I wrote about the first Harvard admissions incident in "Raising Humans in a Digital World: Helping Kids Build a Healthy Relationship with Technology" (HarperCollins Leadership) and, in light of a current event, decided to post the following excerpt.
It’s imperative to talk to kids about their digital reputations, early and often. Many schools address this by inviting online safety experts to their campus. But often these “experts” either lecture kids or rely on scare tactics that either don’t work or backfire completely.
Kids take to adults talking at them about their digital world like birds take to dogs telling them how to fly.
A better way to help kids understand the importance of maintaining a positive digital reputation is by letting them experience it from a different perspective.
A Lesson on Digital Reputation That Sticks
During our first year of Cyber Civics lessons, I tell my sixth grade students the story of the almost-Harvard students who lost acceptance to this prestigious university because of racist posts in a "private" Facebook group. To help the story sink in, I challenge students to imagine they are college admissions officers. I even let them decide what college they want to pretend to represent. Since we are in California, the ones that come to their minds include Stanford, UCLA, and Cal, some of the hardest in the state, and country, to get into. Next, the students peruse online content I have gathered (all made up, of course) about two fictional applicants and use that information to decide which candidate is most worthy of receiving the full scholarship they are (supposedly) awarding.
They start by reading each student’s (fake) application letter. The candidates—one male
and one female—describe themselves and tell of their high GPAs, excellent test scores, and numerous extracurricular activities. Both claim to be outstanding athletes. Since it’s impossible to decide which one is more deserving based solely upon this self-reporting, students turn to each applicant’s (fake) “digital billboard” to learn more.
Before this activity, students have already learned that a digital billboard is a collection of a person’s online activities—their digital reputation. While often referred to as a digital footprint, we call it a billboard for a couple of reasons. First, as students have pointed out to me, footprints are easily washed away. To them, a billboard seems more permanent. Second, anyone and everyone on the “information superhighway” can see a billboard. It advertises what kind of person you are.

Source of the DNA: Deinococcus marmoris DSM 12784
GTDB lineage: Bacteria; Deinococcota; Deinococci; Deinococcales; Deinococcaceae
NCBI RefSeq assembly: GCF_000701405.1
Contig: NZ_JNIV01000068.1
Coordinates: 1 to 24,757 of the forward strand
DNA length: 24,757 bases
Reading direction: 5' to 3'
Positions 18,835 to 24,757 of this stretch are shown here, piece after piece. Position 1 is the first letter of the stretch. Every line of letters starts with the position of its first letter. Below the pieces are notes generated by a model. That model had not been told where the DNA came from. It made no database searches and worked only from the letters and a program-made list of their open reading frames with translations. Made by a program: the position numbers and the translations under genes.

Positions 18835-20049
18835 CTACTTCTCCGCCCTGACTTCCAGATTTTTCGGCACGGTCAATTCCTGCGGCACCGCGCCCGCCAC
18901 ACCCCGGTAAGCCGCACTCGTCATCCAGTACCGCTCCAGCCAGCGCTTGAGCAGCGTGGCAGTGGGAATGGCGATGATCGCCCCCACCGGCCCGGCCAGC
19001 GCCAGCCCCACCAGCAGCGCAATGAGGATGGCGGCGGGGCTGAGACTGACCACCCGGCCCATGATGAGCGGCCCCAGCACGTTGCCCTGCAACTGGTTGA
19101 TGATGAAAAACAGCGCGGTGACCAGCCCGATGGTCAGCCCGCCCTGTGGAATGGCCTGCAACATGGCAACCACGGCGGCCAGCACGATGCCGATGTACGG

Students quickly discover that the content of each applicant’s digital billboard isn’t so stellar. The male applicant, David, a talented soccer player, posted a picture of himself toilet-papering a neighbor’s house and also posted a YouTube video of the escapade. Ouch. Plus, a newspaper article said he’d allegedly been caught hacking into his school’s computer to access a biology test. Furthermore, a club he said he belonged to posted on its Facebook page that he had been dropped for missing too many meetings.
When the students turn their attention to the female applicant, Kate, a prospective English major in the school’s honor society, they discover her food blog is full of grammatical errors and misspelled words. On her Instagram feed, someone had accused her of using a photo that belonged to someone else. She appears scantily dressed in another social media post, and her name does not appear in the list of honor society members on the school’s website.
My young students, most of whom are just starting to use social media themselves, judge these applicants harshly. Neither, they decide, is worthy of a scholarship.
But Wait, There's More!
After students make their decision, they must go back to take another look at each candidate’s digital trail. Upon closer inspection, they notice that the “Dave” who was accused of hacking was a different person from the “David” who had applied for the scholarship. It is not uncommon for two students at a large school to share a last name, I explain. Besides, had they studied the information I gave them more carefully, they would have noticed that the “Dave” in the article plays lacrosse, not soccer. Plus, I point out, the Facebook post that said he was being dropped from the club’s roster was several months old. Something else they had overlooked.
Students realize they missed some important details about Kate as well. Her school’s website had not been updated in nearly a year, which explains why she did not appear in its honor society list. Oftentimes, this closer inspection leaves my students feeling deflated.
“It’s not fair,” they say. “It’s so easy for mistakes to happen online, even mistakes that aren’t your fault. Plus, sometimes other people post stuff about you that’s not true.” They also say, “Kids joke around online a lot,” and they wonder if adults can t